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1.
Sci Rep ; 11(1): 19675, 2021 10 04.
Article in English | MEDLINE | ID: covidwho-1450292

ABSTRACT

Kidney function is affected in COVID-19, while kidney itself modulates the immune response. Here, hypothesize if COVID-19 urine biomarkers level can assess immune activation vs. clinical trajectory. Considering the kidney's critical role in modulating the immune response, we sought to analyze activation markers in patients with pre-existing dysfunction. This was a cross-sectional study of 68 patients. Blood and urine were collected within 48 h of hospital admission (H1), followed by 96 h (H2), seven days (H3), and up to 25 days (H4) from admission. Serum level ferritin, procalcitonin, IL-6 assessed immune activation overall, while the response to viral burden was gauged with serum level of spike protein and αspike IgM and IgG. 39 markers correlated highly between urine and blood. Age and race, and to a lesser extend gender, differentiated several urine markers. The burden of pre-existing conditions correlated with urine DCN, CAIX and PTN, but inversely with IL-5 or MCP-4. Higher urinary IL-12 and lower CAIX, CCL23, IL-15, IL-18, MCP-1, MCP-3, MUC-16, PD-L1, TNFRS12A, and TNFRS21 signified non-survivors. APACHE correlated with urine TNFRS12, PGF, CAIX, DCN, CXCL6, and EGF. Admission urine LAG-3 and IL-2 predicted death. Pre-existing kidney disease had a unique pattern of urinary inflammatory markers. Acute kidney injury was associated, and to a certain degree, predicted by IFNg, TWEAK, MMP7, and MUC-16. Remdesavir had a more profound effect on the urine biomarkers than steroids. Urinary biomarkers correlated with clinical status, kidney function, markers of the immune system activation, and probability of demise in COVID-19.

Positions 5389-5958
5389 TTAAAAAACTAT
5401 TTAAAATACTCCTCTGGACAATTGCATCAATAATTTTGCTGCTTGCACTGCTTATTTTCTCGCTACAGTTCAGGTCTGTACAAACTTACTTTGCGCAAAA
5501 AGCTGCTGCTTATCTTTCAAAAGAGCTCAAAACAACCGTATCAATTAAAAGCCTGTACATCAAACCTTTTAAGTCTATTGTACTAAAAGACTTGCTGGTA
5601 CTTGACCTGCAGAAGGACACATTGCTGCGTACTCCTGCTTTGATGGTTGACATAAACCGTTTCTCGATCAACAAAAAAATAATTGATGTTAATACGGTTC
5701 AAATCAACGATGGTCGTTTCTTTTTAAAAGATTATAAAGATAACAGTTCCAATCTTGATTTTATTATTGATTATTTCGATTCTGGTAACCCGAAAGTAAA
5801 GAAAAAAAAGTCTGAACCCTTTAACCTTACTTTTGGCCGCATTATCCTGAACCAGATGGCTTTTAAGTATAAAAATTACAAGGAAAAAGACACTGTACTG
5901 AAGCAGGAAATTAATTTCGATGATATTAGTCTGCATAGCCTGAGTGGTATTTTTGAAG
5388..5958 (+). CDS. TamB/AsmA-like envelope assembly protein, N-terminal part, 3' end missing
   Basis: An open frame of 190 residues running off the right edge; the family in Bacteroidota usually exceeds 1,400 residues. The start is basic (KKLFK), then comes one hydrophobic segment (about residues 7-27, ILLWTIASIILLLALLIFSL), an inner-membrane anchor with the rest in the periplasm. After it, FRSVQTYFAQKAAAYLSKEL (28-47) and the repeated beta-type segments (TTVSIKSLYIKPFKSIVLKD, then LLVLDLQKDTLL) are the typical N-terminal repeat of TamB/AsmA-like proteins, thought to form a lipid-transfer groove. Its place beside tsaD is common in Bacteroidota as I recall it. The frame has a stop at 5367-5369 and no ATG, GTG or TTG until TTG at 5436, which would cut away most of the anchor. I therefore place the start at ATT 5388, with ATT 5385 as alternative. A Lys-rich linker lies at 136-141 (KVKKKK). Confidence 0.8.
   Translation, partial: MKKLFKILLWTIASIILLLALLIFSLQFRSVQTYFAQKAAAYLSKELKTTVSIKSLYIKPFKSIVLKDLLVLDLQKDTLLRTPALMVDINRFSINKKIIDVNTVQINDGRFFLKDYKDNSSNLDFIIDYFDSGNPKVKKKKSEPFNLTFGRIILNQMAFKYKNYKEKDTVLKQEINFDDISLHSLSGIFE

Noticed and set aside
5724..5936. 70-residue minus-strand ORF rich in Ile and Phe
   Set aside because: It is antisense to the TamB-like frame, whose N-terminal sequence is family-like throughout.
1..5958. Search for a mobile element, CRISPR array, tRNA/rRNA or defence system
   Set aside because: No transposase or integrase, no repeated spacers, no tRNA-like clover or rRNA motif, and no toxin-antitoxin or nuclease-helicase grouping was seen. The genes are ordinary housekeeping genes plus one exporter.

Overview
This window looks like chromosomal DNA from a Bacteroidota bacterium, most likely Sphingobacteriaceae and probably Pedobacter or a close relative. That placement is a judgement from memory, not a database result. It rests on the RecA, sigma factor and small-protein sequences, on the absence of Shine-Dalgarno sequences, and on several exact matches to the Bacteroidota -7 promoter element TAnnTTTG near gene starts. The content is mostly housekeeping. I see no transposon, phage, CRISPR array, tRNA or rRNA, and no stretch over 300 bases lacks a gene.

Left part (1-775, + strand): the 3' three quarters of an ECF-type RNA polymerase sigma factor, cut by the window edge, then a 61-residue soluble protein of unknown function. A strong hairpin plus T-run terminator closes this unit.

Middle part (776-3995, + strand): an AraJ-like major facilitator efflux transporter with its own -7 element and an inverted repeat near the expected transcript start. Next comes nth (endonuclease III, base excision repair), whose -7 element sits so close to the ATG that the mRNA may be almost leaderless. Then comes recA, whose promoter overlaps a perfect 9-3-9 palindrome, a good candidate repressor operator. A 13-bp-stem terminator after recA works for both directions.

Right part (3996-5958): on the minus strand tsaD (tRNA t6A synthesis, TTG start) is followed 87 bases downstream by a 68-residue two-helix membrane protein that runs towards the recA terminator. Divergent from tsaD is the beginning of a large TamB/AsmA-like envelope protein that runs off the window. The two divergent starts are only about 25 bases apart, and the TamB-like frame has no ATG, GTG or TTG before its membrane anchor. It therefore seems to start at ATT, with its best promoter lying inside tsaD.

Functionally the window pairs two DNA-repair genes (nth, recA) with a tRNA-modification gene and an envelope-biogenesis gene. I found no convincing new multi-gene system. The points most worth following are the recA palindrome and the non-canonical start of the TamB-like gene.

Subject(s)